mental health and dementia facilities magazine (mhdf)
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healthcare buildings forum
mental health & dementia
News archive - November 2013
mental health facilities forum review of a highly-successful event
The first-ever mental health facilities forum was praised for providing a much-needed platform on which suppliers and project teams could pool their knowledge of the increasingly-complex mental health marketplace.
Organised by Stable Exhibitions, the event aimed to create a productive networking environment through which delegates could focus on creating long-lasting business relationships through a series of pre-arranged meetings.
It began with a panel discussion chaired by healthcare design & management editor, Jo Makosinski, and featuring mental health nurse and chairman of the Design in Mental Health Network, Joe Forster; Paul Yeomans, senior architect and director at Medical Architecture; Jeff Bartle, head of the built environment at St Andrew’s Healthcare; and Steve Jameson, property services director at Lancashire Care NHS Foundation Trust.
They provided an insight into a sector that has witnessed much change, particularly as a result of the NHS reforms and restrictions in capital funding.
Key to this discussion was the difficult balance between creating healing environments for patients with mental health problems and ensuring buildings are safe.
Yeomans said: “Trusts are under a lot of pressure when it comes to risk awareness issues to do with anti-ligature and infection control. We try to create patient environments that are as non-institutional as possible, but that’s difficult to do at the end of the day when you also have to consider risk aversion. It’s a case of pushing it as far as you can.”
Jameson added: “Just because a building has to be ligature free does not mean it has to look boring. We have to be clever in the way we design these facilities and we need to work together to create better buildings.”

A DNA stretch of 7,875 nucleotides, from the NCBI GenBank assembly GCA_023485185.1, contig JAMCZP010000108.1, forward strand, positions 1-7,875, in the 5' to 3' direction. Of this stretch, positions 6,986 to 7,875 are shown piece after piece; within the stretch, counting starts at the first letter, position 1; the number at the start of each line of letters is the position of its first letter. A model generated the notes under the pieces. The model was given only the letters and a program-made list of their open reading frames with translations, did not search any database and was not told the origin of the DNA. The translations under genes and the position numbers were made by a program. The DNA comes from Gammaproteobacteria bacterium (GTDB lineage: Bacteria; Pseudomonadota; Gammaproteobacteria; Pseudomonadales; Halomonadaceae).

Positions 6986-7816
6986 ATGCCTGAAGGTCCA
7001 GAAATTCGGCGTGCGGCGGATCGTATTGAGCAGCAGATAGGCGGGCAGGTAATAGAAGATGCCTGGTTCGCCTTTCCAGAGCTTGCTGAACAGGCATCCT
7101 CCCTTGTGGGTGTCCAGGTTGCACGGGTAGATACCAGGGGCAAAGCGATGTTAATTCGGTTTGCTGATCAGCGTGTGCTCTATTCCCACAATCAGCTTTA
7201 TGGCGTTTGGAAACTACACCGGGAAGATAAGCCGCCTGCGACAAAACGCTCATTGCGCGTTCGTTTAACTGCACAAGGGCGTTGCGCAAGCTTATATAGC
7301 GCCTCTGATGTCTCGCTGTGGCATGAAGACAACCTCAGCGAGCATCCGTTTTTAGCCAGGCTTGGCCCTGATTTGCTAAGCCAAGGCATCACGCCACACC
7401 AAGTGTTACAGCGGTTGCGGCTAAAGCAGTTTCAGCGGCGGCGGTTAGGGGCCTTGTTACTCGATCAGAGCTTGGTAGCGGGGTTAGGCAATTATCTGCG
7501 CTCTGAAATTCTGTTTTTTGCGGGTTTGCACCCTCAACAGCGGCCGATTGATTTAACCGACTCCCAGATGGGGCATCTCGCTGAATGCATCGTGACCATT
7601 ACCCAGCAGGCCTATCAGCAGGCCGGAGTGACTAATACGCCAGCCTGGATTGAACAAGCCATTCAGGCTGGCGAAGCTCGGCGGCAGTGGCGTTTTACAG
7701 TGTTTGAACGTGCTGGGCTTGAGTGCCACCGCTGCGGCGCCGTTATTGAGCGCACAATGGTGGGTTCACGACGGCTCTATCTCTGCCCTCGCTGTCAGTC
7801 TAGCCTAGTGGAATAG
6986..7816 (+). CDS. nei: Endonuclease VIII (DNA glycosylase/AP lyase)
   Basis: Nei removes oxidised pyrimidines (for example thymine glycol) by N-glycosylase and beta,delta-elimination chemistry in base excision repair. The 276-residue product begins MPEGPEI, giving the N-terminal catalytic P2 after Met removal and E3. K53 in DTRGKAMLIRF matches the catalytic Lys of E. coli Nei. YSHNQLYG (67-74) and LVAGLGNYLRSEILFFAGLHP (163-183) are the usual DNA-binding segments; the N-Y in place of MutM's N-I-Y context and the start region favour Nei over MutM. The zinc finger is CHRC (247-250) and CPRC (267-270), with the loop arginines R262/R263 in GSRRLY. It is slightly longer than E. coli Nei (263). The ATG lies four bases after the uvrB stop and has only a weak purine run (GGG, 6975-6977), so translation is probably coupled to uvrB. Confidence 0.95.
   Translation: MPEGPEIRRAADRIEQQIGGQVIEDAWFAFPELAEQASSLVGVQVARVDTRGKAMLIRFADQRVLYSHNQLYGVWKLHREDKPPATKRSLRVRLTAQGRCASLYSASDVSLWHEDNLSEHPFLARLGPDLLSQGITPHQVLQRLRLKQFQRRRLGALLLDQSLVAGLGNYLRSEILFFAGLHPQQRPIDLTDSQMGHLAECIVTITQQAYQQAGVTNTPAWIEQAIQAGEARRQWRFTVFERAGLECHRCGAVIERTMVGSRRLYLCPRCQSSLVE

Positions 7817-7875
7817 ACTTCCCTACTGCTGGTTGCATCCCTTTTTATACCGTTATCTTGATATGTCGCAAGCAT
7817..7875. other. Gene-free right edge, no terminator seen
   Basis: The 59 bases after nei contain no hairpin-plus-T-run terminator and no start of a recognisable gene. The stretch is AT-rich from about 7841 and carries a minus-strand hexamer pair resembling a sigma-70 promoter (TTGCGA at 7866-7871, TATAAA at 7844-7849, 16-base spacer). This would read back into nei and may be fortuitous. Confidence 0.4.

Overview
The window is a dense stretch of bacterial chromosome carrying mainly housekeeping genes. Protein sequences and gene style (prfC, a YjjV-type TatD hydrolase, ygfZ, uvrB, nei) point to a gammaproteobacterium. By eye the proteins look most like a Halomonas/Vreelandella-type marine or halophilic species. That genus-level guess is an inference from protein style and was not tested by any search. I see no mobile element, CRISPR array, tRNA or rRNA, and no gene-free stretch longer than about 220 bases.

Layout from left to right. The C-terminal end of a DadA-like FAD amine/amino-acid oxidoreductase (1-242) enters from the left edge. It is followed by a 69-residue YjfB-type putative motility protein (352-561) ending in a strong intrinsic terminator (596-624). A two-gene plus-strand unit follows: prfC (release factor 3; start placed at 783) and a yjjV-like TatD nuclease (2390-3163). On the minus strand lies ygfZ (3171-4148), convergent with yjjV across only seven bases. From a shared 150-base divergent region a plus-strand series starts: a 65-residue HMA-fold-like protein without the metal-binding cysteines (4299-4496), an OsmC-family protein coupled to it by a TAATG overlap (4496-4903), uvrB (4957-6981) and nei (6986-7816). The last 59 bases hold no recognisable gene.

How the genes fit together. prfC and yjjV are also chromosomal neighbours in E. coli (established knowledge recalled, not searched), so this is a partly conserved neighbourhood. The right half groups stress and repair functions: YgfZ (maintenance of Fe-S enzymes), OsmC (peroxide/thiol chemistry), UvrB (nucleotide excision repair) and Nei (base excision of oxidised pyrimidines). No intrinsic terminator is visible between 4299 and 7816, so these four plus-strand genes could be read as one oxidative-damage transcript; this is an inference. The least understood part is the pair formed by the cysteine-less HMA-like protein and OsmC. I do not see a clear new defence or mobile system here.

The panel also addressed the issue of a lack of standards for mental health environments; a problem they claimed was stifling innovation, both in terms of the design of buildings and the products that go within them.
“A lot of products we use in our buildings at the moment come from just one or two suppliers,” said Bartle. “What we need is a set of standards so that other companies can enter the market and this will increase competition and bring costs down.”
But despite the challenges facing suppliers and project leads, there are increasing opportunities within the healthcare sector and particularly within mental health, the panel said.
Forster said: “There’s very real evidence of a tremendous amount of imagination and innovation within the mental health sector and we have got to harness that and continue to use it to encourage everyone to achieve better outcomes, and we do that by talking more than we already do and events like the mhf have a big part to play in helping us to do that.
“The way forward for people in this room is to understand what is happening locally and then filter this upwards.”
Jameson added: “Forums like this are really important in terms of coming up with products and helping to ensure that discussions go on at the next level.”
Plans are now underway to run a second mental health facilities forum next September. The second healthcare buildings forum will also take place in June 2014.
For more details and to book your place, email firstname.lastname@example.org.
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